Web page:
The facial recognition technologies offered on some laptops are deeply flawed and can be relatively easily bypassed, a security researcher has warned.
Nguyen Minh Duc, a researcher at Bach Khoa Internetwork Security Centre, a Hanoi-based security organisation, showed how attackers could break into laptops from Lenovo, Toshiba and Asus featuring facial recognition technologies, simply by using digitised images of the actual user of the systems in each case.
The attacks were conducted on a Lenovo system with its Veriface III technology, an Asus system featuring its Smart Logon software and a laptop using Toshiba's Face Recognition technology.
The attacks are possible because the underlying technology used by the vendors for face authentication can be easily fooled - meaning it cannot be trusted for secure log-on purposes, Minh Duc said.
He claimed that each of the vendors has been notified of the issue and urged them to reconsider the use of face recognition as a secure log-in option until the problem has been fixed.
Toshiba, Lenovo and Asus are among a handful of vendors currently supporting face authentication as a secure log-in option. The idea is to let a user's face serve as a password for gaining access to a system.
Instead of logging in with a username and password, users simply sit in front of a built-in camera on the system that captures an image of their face and compares selected features from the image with those previously registered by the user. Users are granted access only if the images match.
Laptop vendors have touted the technology as safer and easier than relying on usernames and passwords.
The problem, according to Minh Duc, is that facial recognition algorithms cannot tell the difference between a digitised image and a real face. Because the algorithms, in effect, process digital information sent via the camera, it is possible to trick the software with an image of a registered user of a system, he said.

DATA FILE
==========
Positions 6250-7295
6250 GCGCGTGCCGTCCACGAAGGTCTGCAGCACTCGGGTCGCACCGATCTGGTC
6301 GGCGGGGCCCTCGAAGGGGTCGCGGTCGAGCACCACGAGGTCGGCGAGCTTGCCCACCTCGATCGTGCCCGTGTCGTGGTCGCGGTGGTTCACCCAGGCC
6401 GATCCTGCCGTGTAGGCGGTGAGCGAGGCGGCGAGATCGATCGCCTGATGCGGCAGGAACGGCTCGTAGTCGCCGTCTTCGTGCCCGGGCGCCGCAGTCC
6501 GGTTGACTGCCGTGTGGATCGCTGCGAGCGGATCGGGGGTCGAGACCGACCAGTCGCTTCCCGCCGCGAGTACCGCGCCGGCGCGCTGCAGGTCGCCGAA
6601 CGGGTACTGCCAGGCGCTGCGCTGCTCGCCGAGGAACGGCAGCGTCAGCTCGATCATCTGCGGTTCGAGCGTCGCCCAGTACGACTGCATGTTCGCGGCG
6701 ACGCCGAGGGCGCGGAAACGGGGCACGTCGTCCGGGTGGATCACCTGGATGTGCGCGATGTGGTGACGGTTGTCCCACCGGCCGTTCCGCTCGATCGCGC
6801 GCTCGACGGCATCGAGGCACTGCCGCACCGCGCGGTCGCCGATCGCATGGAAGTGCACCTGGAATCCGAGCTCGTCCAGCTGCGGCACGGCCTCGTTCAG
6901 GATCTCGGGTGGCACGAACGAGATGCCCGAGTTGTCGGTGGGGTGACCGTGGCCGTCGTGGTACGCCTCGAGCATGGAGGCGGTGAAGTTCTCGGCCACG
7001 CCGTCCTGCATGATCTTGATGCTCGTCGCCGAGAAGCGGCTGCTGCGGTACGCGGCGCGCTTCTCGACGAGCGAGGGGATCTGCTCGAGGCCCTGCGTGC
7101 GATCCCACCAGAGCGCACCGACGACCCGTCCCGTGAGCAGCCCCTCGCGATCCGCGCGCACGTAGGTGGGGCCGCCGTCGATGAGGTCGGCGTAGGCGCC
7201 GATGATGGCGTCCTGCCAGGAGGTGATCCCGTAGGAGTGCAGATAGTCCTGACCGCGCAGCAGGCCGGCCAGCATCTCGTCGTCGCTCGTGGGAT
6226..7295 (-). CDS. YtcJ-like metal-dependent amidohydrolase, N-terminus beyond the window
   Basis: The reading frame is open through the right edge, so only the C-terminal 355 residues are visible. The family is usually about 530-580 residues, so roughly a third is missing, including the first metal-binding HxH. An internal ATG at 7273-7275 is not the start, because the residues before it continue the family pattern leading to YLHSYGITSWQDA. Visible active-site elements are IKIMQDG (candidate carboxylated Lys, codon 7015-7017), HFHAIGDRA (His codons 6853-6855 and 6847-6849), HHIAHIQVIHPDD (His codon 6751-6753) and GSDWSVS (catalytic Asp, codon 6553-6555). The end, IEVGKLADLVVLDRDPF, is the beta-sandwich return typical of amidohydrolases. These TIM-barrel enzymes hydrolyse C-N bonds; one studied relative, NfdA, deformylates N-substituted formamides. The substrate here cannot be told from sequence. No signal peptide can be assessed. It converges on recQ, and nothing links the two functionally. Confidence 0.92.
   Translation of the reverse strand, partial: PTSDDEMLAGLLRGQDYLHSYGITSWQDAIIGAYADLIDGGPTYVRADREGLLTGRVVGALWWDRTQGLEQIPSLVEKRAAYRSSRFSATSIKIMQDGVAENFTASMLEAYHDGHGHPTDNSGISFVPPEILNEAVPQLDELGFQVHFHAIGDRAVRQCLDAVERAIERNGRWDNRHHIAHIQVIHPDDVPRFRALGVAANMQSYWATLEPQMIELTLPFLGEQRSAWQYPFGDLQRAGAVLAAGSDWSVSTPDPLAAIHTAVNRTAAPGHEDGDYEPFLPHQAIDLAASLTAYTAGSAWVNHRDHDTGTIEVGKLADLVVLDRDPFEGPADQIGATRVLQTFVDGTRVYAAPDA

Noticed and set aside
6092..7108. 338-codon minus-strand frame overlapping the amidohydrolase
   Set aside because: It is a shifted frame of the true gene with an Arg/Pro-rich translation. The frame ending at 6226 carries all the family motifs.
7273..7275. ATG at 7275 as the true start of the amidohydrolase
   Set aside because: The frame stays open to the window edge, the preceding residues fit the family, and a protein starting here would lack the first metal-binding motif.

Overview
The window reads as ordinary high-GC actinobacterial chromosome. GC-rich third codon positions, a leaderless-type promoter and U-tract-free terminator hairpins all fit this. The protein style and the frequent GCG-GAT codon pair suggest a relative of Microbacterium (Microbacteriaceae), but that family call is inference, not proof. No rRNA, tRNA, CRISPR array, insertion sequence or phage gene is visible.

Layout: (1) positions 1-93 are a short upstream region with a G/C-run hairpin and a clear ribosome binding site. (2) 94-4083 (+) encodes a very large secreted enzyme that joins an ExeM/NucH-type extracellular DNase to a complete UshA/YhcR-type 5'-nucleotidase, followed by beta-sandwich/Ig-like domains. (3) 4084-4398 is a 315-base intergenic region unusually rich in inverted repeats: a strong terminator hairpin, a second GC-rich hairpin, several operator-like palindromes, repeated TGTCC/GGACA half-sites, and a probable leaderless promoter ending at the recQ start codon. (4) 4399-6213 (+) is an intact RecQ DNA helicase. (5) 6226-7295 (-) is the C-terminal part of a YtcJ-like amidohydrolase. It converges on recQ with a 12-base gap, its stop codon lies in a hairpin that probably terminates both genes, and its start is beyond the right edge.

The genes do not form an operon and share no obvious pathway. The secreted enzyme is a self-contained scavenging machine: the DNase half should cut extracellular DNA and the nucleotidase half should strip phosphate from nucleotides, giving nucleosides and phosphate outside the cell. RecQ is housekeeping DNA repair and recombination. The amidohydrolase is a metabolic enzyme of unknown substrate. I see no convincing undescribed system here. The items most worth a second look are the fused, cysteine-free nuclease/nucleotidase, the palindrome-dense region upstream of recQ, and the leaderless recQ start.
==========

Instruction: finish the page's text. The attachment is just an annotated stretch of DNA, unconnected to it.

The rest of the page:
An attacker could obtain a photo of the user and tweak the lighting and viewpoint with commonly available image-editing tools, he said.
Because a hacker is unlikely to know what the face stored in the system looks like, he might have to create a large number of digital facial images - each with different lighting and viewpoints - to fool the facial recognition technology. An attacker would need to have a reasonable amount of experience with image editing and regeneration to successfully carry out such attacks, Minh Duc added.
At Black Hat, Minh Duc showed how to access laptops from each of the three vendors simply by placing digitized images of actual users in front of the built-in laptop cameras.
The approach worked even when the facial recognition software was set to its highest security setting. With the Toshiba facial recognition technology, Minh Duc had to move the images a bit to fool the technology because it looks for facial movement. It is also possible to use black-and-white images to fool one of the systems, he added.
What makes the vulnerability in laptop facial recognition technology particularly dangerous is that compromises are harder to spot, Minh Duc said. An attacker could gain access to a system without the real user ever knowing about it, he claimed.